Former Australian stallion, Golden Slipper placegetter Churchill Downs, is among 12 horses stolen from Libya's biggest stud, Al Shaab.
Raced by John Singleton and trained by David Hayes, Churchill Downs ran second in the 2007 Magic Millions and third in the Golden Slipper.
He stood at stud in Victoria before being bought and transported to Libya in 2012.
Al Shaab's general manager and equine veterinarian, Dr. Amad Eshaab, said on Twitter the farm had been attacked by armed militia at the weekend and six in-foal mares and six stallions taken.
"I am so sad and my heart is broken. ... It is my life's work, for my country and countrymen, I preserve the national heritage, and now this terrible assault. It is too cruel," Eshaab said.
The stud, near Tripoli, was overtaken by armed militia from the city of Tarhuna, and, according to Eshaab, the intruders looted everything from veterinary devices and equipment to furniture, generators, jars, and water pumps.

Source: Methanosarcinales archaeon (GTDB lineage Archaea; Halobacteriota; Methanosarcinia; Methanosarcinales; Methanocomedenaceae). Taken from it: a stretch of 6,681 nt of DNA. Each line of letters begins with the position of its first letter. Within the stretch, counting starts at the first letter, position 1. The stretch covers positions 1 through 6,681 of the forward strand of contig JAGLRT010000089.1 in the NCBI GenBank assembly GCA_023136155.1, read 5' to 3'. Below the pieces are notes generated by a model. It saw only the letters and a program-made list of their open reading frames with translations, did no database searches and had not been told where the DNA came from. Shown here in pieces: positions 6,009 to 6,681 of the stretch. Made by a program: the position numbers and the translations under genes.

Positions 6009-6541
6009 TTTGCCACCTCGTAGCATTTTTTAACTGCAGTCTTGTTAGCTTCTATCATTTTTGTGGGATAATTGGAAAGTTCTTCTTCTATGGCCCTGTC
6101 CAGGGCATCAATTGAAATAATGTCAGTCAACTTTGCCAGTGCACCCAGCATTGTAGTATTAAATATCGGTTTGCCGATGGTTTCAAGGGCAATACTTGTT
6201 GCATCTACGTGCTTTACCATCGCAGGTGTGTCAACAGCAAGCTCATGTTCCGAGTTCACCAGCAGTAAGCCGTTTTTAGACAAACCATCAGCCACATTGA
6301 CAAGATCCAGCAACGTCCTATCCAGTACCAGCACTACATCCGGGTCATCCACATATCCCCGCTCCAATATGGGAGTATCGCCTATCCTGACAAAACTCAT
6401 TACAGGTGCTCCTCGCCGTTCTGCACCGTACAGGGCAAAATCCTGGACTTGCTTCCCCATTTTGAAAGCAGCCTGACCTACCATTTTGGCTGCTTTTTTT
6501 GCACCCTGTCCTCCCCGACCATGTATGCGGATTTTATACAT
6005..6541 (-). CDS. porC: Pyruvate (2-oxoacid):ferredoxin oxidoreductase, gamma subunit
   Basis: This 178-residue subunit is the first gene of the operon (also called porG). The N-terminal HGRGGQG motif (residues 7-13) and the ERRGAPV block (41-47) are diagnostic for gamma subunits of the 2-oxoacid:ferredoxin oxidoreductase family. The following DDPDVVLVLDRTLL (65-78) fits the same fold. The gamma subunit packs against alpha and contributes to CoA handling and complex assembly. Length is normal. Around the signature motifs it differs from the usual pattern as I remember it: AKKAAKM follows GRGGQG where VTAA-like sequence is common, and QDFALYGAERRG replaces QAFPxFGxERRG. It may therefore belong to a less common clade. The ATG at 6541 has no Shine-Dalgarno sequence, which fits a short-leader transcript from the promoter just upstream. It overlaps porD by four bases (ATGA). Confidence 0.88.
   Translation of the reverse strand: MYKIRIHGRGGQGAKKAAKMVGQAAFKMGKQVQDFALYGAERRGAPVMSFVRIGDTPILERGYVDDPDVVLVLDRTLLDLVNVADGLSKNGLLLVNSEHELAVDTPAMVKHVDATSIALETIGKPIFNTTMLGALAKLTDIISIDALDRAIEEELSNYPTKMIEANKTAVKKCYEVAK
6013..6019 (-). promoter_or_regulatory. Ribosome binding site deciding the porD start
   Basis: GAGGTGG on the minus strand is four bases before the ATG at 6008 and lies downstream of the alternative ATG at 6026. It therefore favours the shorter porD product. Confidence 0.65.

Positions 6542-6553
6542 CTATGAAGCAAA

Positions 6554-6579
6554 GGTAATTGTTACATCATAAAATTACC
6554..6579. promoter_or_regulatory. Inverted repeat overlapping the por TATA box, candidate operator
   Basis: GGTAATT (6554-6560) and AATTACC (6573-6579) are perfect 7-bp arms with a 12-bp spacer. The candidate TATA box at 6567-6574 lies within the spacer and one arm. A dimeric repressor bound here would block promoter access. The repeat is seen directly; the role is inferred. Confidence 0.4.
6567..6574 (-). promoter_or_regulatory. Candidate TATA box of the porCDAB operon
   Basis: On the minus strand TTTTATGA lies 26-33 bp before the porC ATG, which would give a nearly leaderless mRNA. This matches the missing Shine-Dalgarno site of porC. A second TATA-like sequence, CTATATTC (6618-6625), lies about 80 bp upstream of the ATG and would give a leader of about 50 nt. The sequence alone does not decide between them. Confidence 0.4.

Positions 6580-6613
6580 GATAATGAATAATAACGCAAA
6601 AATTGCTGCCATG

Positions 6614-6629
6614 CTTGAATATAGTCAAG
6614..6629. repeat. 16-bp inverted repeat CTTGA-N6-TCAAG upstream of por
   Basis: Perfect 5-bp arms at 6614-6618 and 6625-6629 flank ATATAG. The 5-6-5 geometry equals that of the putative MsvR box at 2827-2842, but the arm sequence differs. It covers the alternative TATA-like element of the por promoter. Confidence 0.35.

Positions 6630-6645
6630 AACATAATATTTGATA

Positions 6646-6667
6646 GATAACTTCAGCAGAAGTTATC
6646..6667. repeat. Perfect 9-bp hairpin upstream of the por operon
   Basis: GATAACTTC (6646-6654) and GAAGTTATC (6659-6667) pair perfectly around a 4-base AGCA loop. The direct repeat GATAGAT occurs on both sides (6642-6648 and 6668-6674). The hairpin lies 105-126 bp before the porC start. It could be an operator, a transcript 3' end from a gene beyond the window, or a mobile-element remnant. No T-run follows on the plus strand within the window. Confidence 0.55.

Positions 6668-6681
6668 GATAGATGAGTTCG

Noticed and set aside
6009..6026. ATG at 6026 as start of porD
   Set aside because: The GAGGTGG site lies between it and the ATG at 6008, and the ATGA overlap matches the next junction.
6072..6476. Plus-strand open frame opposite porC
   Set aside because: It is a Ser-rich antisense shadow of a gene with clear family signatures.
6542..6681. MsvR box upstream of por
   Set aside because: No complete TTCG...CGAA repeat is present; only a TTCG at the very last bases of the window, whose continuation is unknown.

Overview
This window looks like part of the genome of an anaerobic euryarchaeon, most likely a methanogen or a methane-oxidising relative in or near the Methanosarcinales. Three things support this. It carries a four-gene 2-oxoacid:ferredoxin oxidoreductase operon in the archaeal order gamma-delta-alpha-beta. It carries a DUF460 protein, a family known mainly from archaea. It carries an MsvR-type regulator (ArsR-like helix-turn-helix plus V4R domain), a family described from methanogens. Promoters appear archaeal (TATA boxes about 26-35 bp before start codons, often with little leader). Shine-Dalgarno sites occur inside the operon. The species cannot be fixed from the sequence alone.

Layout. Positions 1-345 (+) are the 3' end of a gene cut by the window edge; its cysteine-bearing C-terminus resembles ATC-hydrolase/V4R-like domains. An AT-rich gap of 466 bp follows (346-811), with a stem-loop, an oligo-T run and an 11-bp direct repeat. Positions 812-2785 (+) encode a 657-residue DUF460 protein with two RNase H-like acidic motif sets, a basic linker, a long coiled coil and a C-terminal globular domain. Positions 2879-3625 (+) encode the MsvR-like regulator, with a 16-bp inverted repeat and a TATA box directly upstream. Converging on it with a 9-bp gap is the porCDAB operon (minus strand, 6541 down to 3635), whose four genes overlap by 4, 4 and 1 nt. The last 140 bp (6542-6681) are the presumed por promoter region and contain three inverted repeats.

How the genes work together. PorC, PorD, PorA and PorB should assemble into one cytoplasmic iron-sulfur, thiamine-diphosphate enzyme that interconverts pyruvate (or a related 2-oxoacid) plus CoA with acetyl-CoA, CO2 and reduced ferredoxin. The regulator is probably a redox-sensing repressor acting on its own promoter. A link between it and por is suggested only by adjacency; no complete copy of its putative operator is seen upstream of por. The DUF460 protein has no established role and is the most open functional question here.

"Six o'clock yesterday an armed group came from the Tarhuna city, militia loyal to Haftar. They stole six in-foal (mares) that are about to give birth this January or February," Eshaab told BloodHorse.com.
"Then they entered the stallion (barn) and stole six stallions.
"They shot two horses (who) were wounded in the legs ... no one could provide the ambulance to help the horse with euthanasia.
"We appeal to all humanitarian organisations and all horse organisations to save the horses of Libya."
Al Shaab Stud is one of the largest stables in North Africa and was established in April 2000.
Eavesdropper, a Kentucky-bred, stakes-winning son of Kingmambo who is a half brother to A.P. Indy and Summer Squall, were among the stallions stolen.
The others were New Zealand-bred Brut Force, the top sire in Libya, the former Gai Waterhouse-trained Backdraft, as well as Irish-bred Raise a Grand and American Metternich.
Eshaab was unable to work for nine months because of violence in the area but said he was proud of the progress and national heritage the farm represented.
"It has contributed greatly to the advancement of the horse industry in Libya," he said
"(it has) contributed to the establishment of the Libyan Stud Book and contributed to the establishment of the Libyan Horse Racing Authority."